We do not have the surprise of the first snow, or mittens, or boots, or heavy jackets and scarves or snow shovels, or sleds, or red noses and chattering teeth. We do not have the simmering house filled with the aroma of turkey and dressing and gravy and spiced punch and candied yams and pumpkin pie as the icy wind beats against the door and the Christmas wreath shivers on its nail. We do not have the tree and the scent of pine and the twinkle lights and angel on the top, and there is no Christmas morning. Santa Claus does not come here. 

So, I miss the winter. I do. And yet, if I were there, I would probably find a reason to miss being here. 


Friday, November 17, 2017

ng

In English, we don't have the "ng" sound. In Indonesian, they do. Lots of it. How does one pronounce the "ng" sound? I can't tell you because ... well, because we don't have it. 

Take the word "Bingung", for instance. One imagines that it would be, in English, something like 'bean-gung'. It's not. It's 'bean' followed by 'ngung'. And I cannot tell you how to say 'ngung'. Because I don't know how to say it myself. 

I tried the word in conversation with my friend, Iadi, the other day. 

"No, no!" he said. "It's not Bean-gung, it's bean-ngung.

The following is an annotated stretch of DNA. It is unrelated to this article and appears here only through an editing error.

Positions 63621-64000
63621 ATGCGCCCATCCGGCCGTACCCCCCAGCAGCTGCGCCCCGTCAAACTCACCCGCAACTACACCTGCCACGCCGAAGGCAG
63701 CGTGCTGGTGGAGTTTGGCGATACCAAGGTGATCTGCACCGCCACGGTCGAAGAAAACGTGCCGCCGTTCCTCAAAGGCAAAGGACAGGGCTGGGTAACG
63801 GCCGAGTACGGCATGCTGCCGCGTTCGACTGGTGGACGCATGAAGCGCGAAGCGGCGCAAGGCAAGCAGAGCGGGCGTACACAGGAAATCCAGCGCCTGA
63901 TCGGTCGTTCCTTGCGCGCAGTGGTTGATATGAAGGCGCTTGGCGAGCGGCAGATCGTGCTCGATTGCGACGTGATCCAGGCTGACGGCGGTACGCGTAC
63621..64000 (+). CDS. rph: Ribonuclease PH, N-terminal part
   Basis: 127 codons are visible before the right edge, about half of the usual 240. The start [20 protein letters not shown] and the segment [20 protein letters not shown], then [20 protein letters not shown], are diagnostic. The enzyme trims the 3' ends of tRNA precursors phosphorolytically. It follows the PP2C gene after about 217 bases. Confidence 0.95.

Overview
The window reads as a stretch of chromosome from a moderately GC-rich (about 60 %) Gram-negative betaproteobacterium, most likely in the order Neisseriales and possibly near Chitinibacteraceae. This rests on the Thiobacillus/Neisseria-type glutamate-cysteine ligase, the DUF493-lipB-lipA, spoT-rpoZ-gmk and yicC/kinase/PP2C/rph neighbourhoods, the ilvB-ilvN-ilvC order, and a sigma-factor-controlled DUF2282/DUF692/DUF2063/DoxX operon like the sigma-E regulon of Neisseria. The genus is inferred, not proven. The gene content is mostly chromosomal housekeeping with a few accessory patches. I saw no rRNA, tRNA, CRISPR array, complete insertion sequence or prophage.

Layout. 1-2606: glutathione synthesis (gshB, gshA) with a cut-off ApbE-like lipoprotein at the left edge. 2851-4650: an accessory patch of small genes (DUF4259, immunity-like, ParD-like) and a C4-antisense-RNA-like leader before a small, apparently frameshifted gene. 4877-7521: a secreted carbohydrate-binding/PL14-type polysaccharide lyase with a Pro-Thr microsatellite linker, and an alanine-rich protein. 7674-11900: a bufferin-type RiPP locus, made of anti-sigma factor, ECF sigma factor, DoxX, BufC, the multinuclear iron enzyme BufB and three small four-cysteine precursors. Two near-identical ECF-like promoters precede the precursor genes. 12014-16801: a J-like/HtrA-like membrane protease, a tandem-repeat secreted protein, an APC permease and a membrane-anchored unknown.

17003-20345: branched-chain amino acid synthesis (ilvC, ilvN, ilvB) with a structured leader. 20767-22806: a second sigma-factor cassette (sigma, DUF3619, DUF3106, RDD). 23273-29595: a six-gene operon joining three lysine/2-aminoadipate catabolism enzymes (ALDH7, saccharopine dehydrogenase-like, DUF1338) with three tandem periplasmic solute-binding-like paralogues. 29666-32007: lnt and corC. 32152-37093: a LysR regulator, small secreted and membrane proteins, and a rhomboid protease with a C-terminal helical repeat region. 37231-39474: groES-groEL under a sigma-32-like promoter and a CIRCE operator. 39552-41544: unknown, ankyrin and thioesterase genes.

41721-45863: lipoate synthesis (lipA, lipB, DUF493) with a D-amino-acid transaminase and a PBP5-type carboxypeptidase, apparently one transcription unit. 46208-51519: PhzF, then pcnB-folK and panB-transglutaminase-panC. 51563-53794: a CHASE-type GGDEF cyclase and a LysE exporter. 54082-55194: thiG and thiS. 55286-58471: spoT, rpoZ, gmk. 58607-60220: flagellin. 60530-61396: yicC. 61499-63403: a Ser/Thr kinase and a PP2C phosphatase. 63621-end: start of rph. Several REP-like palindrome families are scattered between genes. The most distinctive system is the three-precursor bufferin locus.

After a bit of practice, I got close enough to satisfy Iadi. However, the next time I uttered the word, we had the same problem. 

"No! No! Ngung!"

Sigh. 

One may add to this that there is a soft 'ng' and a hard 'ng'. Take the words Manga and Mangga. The second one is pretty easy for us. It sounds like 'Mang-Gah'. (As it should). The first ... well, there's that dastardly 'ng' again. Nguh, nguh, nguh. If you say it enough times, you begin to sound like Felix Unger, from the Odd Couple, in the scene where he was trying to clear his sinuses. (If you've seen the movie, you'll know what I mean. Otherwise, never mind).

 



Villa Vayu

Sometimes it pays to have wealthy friends … or rather, to have a wife who has wealthy friends. It’s all the same when you are both invited to stay a couple nights at a posh Seminyak Villa.

Vayu is one of two villas owned by John, an Australian friend. Both are situated among a sort of community of villas at the heart of the tourist district of Seminyak. The curious thing about these villas is that although they are tucked right into a district full of restaurants, shops and nightclubs, the villa environ itself is quiet and peaceful. How this bit of magic has been engineered, I cannot say. Perhaps something to do with the local Bali gods?